Hey there, let's talk about how to save up some money, shall we?
Disclosure time, I am not a financial professional, but we at CNET did a bunch of research with our new personal finance hub that we wanna share.
Second, we're not being paid to suggest any of these apps or services.
The first thing to do is to find out what you're spending your money on.
Now you can pour over your bank and credit card statements, then you could put everything in a spreadsheet, then generate reports, that totally works.
You have full control of all the data, you can customize the heck out of your spreadsheet.
However, if that is too daunting, you still have other options What you could do instead is link your accounts to a tool that can track your finances for you.
There are plenty of options out there.
Like you need a budget also known as YNAB good budget and pocket card.
I'm going to focus on mint and Clarity money since I use them on the regular.
Both of these Services can give you a better picture of what you're spending.
Transactions can be grouped under a number of categories like home, entertainment and groceries.
[UNKNOWN] can see where you've been spending money once you link your accounts.
Then you get to see a very visual presentation of what you've spent where, when I did that, I found out that I used to spend a lot of money on take out and dining out.
Remember dining app?
That was nice.
Word of warning, this apps are not perfect.
They sometimes miscategorize things.
However, you can correct that pretty easily.
Both apps offer advice on how to save more money net can give you recommendations on credit cards, investments, and even better savings accounts.
That offer more interest.
Now note this, Mint has an advertiser disclosure, it says, we get paid by the advertisers on our site.
This compensation may affect how and where products appear on the site, and in what order.
Mint.com does not include all products.
Or all available offers.
So when you're looking at Mint's suggestions, make sure you look through all of its options, since the order could be odd.
If you're concerned with the safety of these apps, Mint is by Intuit, Intuit is behind QuickBooks and TurboTax.
Meanwhile, [UNKNOWN] is owned by Goldman Sachs.
After you got all that data you can create a budget and whatever service you using.
Let's talk about budgeting everybody's favourite thing.
It's time to figure out what needs to be paid now, what can wait and what you need to cut out entirely.
If you got student loans, good news, those are two phrases that don't usually go together Anyway, if you've received money using a federal student loan, you can out off paying without penalty until September 30, that's right no interest will be applied.
A lot of banks are being lenient if you reach out to them, dust off that phone app, you might have to do some talking, what about car payments?
That depends on your lender but many have brought in their financial hardships to family programs.
This would allow you to skip a month or more.
So you have time to get things settled.
For instance Ally Bank is letting users sign up for car payment deferral.
No additional late charges will be tacked on the deferral period will extend your contract.
Auto makers are also coming to help.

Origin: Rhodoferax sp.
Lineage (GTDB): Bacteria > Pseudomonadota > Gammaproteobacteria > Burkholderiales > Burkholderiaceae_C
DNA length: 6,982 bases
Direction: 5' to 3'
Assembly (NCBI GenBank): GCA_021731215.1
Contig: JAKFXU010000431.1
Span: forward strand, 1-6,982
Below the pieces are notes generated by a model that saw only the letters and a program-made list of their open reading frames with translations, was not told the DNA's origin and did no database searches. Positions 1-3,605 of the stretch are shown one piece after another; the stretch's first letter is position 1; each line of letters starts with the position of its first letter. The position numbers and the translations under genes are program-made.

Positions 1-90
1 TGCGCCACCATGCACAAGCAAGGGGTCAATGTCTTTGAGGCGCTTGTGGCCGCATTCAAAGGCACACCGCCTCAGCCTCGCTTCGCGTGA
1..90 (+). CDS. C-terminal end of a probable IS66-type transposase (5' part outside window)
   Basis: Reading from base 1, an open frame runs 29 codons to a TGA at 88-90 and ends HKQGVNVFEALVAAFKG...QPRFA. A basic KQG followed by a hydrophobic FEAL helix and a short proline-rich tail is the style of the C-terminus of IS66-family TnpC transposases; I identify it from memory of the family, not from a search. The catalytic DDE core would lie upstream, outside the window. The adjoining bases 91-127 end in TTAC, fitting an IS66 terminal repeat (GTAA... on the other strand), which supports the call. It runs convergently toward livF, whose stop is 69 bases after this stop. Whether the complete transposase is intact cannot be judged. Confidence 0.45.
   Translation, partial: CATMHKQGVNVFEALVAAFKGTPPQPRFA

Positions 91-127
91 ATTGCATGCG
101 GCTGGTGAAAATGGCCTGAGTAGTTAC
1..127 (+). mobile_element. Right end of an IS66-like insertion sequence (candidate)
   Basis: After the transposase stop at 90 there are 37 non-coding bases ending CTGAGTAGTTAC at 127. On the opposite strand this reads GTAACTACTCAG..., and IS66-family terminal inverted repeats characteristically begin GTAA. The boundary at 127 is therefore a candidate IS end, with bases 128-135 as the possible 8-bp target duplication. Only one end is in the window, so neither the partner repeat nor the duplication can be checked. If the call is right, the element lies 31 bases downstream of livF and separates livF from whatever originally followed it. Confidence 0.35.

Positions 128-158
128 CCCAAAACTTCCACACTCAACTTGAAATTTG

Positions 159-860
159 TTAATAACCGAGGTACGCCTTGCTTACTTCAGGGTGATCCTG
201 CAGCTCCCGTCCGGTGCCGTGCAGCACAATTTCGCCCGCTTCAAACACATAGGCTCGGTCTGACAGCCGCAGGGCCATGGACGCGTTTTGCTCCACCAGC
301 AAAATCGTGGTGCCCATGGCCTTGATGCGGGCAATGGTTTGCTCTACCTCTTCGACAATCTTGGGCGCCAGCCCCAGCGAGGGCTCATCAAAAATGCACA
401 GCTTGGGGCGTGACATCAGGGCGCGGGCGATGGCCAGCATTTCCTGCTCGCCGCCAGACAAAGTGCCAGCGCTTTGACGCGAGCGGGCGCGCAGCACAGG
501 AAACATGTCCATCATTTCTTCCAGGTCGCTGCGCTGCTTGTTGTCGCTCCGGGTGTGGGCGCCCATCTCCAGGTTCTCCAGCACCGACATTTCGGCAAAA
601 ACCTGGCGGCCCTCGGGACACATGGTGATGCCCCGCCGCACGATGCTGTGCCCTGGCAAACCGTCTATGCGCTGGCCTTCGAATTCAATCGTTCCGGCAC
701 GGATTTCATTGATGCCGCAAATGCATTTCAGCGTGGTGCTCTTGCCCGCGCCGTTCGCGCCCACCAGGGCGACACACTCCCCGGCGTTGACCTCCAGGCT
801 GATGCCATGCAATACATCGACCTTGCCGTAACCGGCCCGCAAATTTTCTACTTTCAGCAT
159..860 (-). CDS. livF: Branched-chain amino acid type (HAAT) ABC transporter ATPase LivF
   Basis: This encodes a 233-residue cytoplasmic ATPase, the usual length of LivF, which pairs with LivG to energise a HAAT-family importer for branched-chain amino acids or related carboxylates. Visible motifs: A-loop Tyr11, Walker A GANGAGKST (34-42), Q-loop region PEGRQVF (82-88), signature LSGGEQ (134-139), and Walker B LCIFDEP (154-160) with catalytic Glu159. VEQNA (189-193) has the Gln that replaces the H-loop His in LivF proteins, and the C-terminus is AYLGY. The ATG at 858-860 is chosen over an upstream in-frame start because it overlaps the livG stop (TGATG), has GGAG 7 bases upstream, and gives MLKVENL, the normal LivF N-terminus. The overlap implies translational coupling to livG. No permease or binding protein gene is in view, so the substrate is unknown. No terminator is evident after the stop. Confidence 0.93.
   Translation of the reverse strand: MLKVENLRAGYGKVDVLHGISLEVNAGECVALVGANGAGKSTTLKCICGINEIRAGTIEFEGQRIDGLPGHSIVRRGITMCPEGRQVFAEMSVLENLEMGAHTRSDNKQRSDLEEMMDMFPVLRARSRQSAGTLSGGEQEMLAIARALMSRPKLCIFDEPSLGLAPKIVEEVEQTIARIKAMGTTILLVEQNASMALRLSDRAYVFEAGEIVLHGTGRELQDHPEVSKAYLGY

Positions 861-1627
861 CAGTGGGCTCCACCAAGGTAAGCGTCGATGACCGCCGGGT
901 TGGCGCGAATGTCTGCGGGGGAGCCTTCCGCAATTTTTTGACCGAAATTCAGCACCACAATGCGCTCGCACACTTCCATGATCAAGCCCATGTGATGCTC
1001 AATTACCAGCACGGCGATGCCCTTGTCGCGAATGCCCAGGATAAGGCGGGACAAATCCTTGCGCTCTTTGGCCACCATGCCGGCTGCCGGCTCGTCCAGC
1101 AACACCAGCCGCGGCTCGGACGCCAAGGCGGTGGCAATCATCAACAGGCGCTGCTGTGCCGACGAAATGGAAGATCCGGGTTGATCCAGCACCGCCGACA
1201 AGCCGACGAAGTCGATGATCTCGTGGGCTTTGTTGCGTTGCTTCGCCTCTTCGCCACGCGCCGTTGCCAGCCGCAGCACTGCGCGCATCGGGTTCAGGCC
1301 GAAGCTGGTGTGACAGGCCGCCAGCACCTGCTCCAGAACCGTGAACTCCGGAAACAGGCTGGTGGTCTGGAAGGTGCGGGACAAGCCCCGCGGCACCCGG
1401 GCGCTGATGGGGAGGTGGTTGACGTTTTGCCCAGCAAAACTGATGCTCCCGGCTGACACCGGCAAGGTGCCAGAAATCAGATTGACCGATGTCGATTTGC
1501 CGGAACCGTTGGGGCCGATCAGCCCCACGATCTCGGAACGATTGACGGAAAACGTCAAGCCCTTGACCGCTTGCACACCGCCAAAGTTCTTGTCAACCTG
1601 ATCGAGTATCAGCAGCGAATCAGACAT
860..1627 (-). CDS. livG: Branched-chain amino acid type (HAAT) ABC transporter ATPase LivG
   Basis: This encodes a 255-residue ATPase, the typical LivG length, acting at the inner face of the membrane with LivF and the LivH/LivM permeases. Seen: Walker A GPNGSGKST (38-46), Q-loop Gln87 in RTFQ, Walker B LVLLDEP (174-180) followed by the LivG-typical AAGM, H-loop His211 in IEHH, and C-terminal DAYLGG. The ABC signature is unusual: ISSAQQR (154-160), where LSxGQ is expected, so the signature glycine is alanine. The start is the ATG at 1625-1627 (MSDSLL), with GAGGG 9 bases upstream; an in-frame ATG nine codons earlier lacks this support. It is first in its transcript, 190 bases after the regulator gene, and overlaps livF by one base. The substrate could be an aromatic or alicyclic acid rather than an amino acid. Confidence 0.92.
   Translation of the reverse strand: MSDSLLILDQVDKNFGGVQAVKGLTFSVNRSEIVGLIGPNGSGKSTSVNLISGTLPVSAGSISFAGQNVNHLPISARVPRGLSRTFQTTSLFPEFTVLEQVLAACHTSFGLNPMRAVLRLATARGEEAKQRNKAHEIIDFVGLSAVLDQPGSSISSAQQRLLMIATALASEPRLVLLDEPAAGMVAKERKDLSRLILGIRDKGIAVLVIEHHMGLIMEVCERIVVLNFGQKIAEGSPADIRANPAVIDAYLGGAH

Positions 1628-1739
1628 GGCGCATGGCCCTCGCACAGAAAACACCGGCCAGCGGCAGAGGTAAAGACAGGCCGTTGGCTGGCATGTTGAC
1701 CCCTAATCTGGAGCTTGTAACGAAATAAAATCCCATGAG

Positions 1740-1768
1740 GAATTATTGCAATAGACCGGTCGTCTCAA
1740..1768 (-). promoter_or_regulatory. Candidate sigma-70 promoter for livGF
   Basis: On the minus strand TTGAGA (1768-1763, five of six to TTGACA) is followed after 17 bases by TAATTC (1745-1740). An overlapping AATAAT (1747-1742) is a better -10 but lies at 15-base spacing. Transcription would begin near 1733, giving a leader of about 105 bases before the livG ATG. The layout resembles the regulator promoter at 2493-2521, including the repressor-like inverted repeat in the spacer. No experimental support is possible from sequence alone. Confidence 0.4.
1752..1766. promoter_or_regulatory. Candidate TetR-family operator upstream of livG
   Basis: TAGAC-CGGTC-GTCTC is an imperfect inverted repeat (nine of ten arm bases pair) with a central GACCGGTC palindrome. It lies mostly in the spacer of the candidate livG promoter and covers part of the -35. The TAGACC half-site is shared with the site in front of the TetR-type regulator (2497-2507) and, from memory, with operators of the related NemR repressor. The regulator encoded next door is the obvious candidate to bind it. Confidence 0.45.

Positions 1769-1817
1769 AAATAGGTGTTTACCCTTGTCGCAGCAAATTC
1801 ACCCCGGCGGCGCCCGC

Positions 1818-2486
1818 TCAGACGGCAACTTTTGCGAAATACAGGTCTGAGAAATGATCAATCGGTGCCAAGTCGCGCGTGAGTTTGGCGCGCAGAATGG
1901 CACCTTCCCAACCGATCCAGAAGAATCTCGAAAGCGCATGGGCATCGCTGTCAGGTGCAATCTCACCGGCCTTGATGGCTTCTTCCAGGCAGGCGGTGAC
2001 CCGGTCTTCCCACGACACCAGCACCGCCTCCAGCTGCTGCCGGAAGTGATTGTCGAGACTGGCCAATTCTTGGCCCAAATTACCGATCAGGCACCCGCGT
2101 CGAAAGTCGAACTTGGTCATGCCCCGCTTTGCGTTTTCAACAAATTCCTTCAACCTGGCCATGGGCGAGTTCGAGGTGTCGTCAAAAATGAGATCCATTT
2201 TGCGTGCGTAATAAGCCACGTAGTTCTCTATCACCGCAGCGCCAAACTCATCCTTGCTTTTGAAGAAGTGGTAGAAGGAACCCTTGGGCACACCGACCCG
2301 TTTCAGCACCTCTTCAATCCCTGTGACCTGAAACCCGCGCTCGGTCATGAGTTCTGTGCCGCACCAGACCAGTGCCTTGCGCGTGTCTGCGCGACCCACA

They're offering financial relief.
The list is pretty big but it includes Ford, GM, Hyundai, and Nissan.
Let's talk about credit card payment.
There's a good chance a phone call could also help.
So pull out your card and take a look at the number on the back.
American Express is working with customers individually to provide help You could try to get your interest rate lowered.
Avoid past due payments or try to lower your monthly payment.
You can do the same with Bank of America, give them a call and try to get fees and interest charges waived.
You may also be able to increase your credit card limit so you can buy what you need.
At the time I'm recording this there's a new bill in the House of Representatives.
It's called the Rent and Mortgage Cancellation Act.
The act would give valid for the duration of the public health emergency.
In the meantime you can always call up your landlord or leasing agency to work out some kind of deal.
Bottom line is, it is definitely worth it to make a call and work with your bank or credit card company or whatever credit card, to see what could be done right now.
We not done yet there is a chance you gat some recurrent bills you have no interest in paying Maybe you have signed up for a bunch of free trials for music services or video streaming resuming and you did not cancel.
Take a look at Trim or True Bill.
Once you link your account to one of this services either can show you your recurring payments.
Then it's time to decide which things are worth keeping around.
Maybe that pro-Google steady account wasn't worth it.
Do you really need that much iCloud storage?
Did you sign up for Disney Plus and never used it after the.
[UNKNOWN] What about Netflix?
Look, let's not go crazy here.
Anyway let's talk security.
Trim uses 256-bit SSL encryption on its site.
Encrypted databases and two factor authentication.
True Bill also used a 256 bit encryption.
It security section says that it hosts its services using Amazon Web Services, which is the same service used by the Department of Defense and NASA.
Both use the Plaid API, which means your banking and credit card credentials are never stored.
So that sounds safe.
Also everyone has an extension on their federal tax returns until July 15th.
That should give you a better idea on how to prioritize your money.
Hopefully with all of that, you've got a clearer picture of your finances.
That should let you find new ways to save more over time.
And long after this whole Covid thing is history, there's a lot more coverage of this at Cnet.
So definitely give that a look.
I'm and I'll see you online.
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